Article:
One of our innovative clients, WSP, was looking for a way to assess the thickness of asphalt layers during the construction process and easily report their findings. They wanted to do this non-destructively and in a manner that seamlessly integrated with the construction process.
These requirements and the accuracy needed led them to the MIT-SCAN-T3, an NDT device.
- Accuracy of the MIT SCAN is ± (0.5% of measured thickness + 1mm).
The project was a 12 km long 4 lane expressway with a structural asphalt pavement. WSP’s role was acting as the client representative, for the Waka Kotahi NZ Transport Agency, ensuring complying quality was being achieved.
The MIT-SCAN-T3 uses reflectors inserted into the pavement during construction, hence the test is only suitable for situations where reflectors can be inserted into the pavement during the construction process.
In this case, WSP used both the 300mm and 120mm diameter aluminium reflectors. This gave them more flexibility with regard to when they were able to access the site.
The pavement structure was made up of the following:
Ideally, where they could get in early enough, they placed the 300mm diameter reflectors and measured the three successive layers of asphalt. The finish of the stabilised AP65 subbase was often uneven and made attaching the 300mm diameter reflectors difficult. Occasionally construction activities dislodged some of the reflectors before they could be paved over. WSP designed and 3D printed dowels that were glued to the bottom of the reflector and anchor fixed into the stabilised granular pavement. This significantly reduced the amount of glue required to hold the reflectors and almost completely eliminated the loss of reflectors caused by construction activities.
Figure 1 – 300mm reflector with the 3D printed dowel attached
WSP have since found a supply of off the shelf dowels and are currently using the larger of the two shown in the photograph below.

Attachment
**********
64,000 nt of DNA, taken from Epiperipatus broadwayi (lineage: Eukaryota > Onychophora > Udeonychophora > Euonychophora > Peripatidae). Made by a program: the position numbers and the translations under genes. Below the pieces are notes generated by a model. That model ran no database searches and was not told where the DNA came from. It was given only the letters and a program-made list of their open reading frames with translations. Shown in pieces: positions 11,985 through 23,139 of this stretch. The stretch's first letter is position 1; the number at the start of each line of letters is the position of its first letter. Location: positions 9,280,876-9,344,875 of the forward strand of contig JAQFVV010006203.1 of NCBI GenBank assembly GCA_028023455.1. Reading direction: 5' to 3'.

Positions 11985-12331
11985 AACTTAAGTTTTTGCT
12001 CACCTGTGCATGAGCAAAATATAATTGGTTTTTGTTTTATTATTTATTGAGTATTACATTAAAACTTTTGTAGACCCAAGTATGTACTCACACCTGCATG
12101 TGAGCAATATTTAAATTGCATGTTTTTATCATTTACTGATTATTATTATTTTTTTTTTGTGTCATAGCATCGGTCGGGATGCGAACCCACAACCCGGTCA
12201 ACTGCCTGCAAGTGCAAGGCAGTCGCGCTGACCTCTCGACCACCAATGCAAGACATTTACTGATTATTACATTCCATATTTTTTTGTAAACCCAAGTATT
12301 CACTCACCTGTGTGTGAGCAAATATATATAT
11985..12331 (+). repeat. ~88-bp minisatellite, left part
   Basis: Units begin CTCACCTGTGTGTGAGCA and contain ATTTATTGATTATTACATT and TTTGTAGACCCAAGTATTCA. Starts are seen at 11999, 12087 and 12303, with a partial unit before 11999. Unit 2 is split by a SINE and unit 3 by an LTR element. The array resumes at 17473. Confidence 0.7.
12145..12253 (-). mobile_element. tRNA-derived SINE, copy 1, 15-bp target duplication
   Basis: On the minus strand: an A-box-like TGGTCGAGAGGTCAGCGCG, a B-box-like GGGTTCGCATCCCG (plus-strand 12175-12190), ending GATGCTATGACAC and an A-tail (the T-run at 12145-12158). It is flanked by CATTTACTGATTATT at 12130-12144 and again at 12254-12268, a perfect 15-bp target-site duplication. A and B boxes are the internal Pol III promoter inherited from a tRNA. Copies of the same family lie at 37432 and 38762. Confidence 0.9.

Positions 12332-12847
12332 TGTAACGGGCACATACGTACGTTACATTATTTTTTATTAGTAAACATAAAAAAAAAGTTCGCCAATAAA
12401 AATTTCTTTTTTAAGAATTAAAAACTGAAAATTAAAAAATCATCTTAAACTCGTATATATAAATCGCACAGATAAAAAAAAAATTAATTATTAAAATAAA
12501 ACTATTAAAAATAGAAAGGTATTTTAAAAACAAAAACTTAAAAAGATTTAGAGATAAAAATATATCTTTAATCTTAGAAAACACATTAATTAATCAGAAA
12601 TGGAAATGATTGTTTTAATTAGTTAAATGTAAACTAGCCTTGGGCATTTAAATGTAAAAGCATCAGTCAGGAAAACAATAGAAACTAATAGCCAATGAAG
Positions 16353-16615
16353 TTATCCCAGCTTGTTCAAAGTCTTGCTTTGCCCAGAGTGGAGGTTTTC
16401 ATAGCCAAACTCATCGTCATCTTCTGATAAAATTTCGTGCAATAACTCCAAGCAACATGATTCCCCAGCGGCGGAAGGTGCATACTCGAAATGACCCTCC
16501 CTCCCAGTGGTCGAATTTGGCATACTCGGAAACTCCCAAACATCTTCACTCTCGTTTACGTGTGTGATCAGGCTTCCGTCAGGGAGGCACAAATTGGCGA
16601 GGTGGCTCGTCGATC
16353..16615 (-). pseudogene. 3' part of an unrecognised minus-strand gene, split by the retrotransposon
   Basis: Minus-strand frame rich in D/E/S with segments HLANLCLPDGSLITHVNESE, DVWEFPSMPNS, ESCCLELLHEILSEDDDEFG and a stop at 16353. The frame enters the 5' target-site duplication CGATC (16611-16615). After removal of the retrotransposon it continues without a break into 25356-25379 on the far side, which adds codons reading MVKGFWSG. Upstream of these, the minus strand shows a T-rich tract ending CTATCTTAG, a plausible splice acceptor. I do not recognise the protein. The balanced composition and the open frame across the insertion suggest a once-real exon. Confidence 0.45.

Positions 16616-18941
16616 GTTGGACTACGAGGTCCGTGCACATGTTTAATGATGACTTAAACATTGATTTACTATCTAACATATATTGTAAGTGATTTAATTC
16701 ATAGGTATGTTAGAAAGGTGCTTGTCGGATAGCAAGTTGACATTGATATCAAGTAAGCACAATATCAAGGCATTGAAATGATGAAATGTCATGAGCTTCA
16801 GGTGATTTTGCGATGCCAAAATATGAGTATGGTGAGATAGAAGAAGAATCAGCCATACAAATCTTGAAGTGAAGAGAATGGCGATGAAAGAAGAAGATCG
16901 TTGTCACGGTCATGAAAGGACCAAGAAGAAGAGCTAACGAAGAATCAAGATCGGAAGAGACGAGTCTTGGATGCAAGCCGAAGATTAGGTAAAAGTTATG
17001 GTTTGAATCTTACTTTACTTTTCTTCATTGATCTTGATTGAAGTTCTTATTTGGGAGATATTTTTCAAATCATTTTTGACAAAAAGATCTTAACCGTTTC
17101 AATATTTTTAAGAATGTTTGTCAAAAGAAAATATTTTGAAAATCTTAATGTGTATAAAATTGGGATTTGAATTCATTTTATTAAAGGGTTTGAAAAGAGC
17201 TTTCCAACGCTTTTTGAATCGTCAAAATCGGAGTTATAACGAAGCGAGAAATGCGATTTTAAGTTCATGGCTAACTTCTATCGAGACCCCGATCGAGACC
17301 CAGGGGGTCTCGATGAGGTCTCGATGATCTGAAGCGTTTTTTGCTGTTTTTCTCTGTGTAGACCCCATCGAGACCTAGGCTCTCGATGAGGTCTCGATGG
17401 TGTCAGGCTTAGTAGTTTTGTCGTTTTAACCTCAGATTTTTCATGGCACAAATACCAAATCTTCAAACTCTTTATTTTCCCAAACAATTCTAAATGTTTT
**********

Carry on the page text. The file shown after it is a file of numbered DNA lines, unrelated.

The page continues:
Figure 2 – Commercially available dowels
In section across the pavement, the initial thinking was to place reflectors in the middle and outer edges of each paving run. With reflectors placed at 40m cross section intervals it was too difficult to place and maintain seven reflectors so the layout was changed to placing a reflector near the middle of each run reducing the number of reflectors to three for each cross section. The general layout configuration is shown in the following diagram.
In the locations where the 300mm reflectors were dislodged, WSP used the 120mm diameter reflectors, placed on top of the AC20 layer and were able to measure the thickness of the AC14 layer and then the Epoxy Modified Open Graded Porous Asphalt (EMOGPA) wearing surface.
To provide greater coverage of the EMOGPA wearing surface thickness, 70mm reflectors were placed on top of the AC14 on cross-sections between the 300mm reflectors. This provided thickness measurements at 20m intervals.
The MIT-SCAN-T3 enables the quick location of the reflectors and then, the GPS located time stamped asphalt thickness reading is taken and recorded electronically. Data is transferred to the phone or tablet based MIT-SCAN-T3-APP, which enables you to:
- Review the current measurements
- Manage your measurement data
- Create and send reports
Data can also be transferred to the PC-based MIT-Project-Software for data storage, presentation and geo-positioning of results.
The benefit of using the MIT-SCAN-T3 compared with traditional layer thickness measurement is that a very comprehensive coverage of asphalt thickness can be produced without cutting any core holes in the asphalt.
Cores may need to be cut to measure air void compliance in the asphalt, but if calibrated Nuclear Density Meter (NDM) thin lift gauge results are acceptable, or there is not a requirement to measure air voids, then there is no need to complete any destructive compliance measurements.
Other significant benefits of using the MIT-SCAN-T3 is the saving in time, personnel, and equipment to compile the layer thickness results.
Time is saved as the scanning can be completed as soon as the asphalt is sufficiently cool to run the MIT-SCAN-T3 over the surface. There is no need to wait until the asphalt is sufficiently cold enough to core.
The personnel saving is that the scanning can be completed quickly and efficiently by one person using the MIT-SCAN-T3. Coring would take much longer and would generally require two Laboratory technicians to complete the coring safely.
The equipment saving is the simplicity of use and cost of the MIT-SCAN-T3 compared to the use and cost of a coring rig.